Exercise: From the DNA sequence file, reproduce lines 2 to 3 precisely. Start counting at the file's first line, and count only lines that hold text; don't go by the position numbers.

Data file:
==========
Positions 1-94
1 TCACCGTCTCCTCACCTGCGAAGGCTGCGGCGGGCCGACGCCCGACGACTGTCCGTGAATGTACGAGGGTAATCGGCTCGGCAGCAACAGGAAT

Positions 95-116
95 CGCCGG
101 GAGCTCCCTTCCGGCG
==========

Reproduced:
1 TCACCGTCTCCTCACCTGCGAAGGCTGCGGCGGGCCGACGCCCGACGACTGTCCGTGAATGTACGAGGGTAATCGGCTCGGCAGCAACAGGAAT

Positions 95-116